When a resident of Texas is convicted of a crime at the lower court level it can be disheartening. Fortunately, on some occasions that person may be able to appeal an aspect of his or her criminal case to a higher court. Sometimes those appeals can lead to a reversal of the lower court decision. Recently a matter regarding the use of warrants in Texas that will likely be of interest to many was decided by the Texas Court of Criminal Appeals.

The case revolved around an alleged meth cooking ring. Despite not having a warrant, based on a confidential tip, law enforcement officers entered a home and took various materials used for cooking the drug. Those materials were allowed as evidence at trial under the “independent source doctrine” and the man accused in the case was sentenced to prison. A warrant for the premises was later secured.

The case was appealed to the Second Court of Appeals which overturned the ruling. The Texas Court of Criminal Appeals agreed with the lower court and determined that evidence seized in an illegal manner could be used at trial as long as it was confirmed by a third-party source.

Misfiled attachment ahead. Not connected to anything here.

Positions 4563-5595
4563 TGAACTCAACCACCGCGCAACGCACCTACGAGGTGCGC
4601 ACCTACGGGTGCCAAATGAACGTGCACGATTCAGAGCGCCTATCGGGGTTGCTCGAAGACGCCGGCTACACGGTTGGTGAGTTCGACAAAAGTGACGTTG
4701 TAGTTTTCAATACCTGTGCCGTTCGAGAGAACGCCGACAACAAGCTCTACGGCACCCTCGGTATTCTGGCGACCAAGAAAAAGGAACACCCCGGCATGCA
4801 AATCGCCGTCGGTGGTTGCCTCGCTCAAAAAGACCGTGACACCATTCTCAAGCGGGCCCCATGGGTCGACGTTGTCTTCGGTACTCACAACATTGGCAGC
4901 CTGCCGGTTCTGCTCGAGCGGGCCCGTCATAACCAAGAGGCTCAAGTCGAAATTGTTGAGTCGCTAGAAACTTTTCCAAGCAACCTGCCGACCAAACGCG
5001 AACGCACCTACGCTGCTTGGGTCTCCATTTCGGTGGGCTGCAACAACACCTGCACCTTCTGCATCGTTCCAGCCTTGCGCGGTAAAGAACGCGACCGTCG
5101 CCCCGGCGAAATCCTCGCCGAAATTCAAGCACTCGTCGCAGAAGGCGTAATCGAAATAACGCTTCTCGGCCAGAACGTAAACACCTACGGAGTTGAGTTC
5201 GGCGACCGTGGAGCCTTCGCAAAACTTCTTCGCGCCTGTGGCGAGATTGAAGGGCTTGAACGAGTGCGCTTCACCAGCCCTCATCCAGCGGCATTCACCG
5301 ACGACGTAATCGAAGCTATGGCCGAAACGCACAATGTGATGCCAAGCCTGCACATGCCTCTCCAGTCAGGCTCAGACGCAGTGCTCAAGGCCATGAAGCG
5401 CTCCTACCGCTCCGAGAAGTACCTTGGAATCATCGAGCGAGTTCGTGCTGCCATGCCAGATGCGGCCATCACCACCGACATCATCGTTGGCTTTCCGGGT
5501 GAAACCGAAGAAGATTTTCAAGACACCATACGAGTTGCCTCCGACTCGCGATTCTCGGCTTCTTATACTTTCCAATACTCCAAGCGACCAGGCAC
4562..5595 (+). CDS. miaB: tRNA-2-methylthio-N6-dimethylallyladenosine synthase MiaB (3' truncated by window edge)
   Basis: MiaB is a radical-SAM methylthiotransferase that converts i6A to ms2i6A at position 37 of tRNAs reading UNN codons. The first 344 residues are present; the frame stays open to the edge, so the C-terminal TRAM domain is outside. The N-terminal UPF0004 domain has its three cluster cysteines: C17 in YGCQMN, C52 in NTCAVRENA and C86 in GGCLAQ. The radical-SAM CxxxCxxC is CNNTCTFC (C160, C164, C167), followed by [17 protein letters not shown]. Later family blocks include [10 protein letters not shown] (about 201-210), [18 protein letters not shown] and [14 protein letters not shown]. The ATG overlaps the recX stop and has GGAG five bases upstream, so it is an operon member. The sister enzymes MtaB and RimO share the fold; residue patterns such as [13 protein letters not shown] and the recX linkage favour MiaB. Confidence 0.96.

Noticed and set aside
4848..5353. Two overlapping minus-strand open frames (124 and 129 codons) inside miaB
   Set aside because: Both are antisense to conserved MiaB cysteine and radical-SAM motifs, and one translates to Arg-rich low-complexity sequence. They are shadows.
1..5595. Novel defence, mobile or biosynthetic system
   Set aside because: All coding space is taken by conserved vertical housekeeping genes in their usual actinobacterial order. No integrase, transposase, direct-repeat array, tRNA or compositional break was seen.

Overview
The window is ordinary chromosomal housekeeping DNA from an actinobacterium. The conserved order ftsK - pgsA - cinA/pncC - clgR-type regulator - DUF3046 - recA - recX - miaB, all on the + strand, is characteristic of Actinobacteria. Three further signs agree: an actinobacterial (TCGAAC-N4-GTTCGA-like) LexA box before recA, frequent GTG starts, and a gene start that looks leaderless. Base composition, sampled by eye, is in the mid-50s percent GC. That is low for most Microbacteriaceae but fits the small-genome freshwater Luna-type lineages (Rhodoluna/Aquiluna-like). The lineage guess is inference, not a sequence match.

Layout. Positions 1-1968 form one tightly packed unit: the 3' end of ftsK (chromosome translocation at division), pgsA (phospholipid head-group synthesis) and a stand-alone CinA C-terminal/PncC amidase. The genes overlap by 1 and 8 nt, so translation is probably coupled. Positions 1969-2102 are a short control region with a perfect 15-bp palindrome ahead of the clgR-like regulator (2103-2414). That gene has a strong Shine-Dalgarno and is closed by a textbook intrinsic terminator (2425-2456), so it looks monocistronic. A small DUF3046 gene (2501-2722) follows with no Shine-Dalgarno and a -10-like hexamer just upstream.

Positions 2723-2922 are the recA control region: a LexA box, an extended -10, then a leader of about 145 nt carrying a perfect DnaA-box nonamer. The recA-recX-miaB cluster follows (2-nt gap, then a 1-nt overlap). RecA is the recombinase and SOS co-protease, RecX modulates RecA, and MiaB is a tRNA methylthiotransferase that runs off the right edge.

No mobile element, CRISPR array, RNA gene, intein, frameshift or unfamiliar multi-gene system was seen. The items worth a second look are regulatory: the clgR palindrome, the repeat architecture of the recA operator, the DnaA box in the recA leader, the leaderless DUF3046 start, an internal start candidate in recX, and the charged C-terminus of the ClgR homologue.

Evidentiary matters are often contested at trial. When it works, this strategy can be an effective way to weaken the prosecution’s case. Unfortunately, in this case it did not work.

While the man imprisoned in this case is almost certainly displeased with the ruling, he is likely not the only person paying attention to the case. The ruling could impact the evidence that is presented in future criminal trials in the state of Texas as well.

Source: The Huffington Post, “In A Scene Straight Out Of ‘Minority Report,’ Police Are Now Getting Warrants Before Crimes Are Even Committed,” Chris Gentilviso, Dec. 19, 2013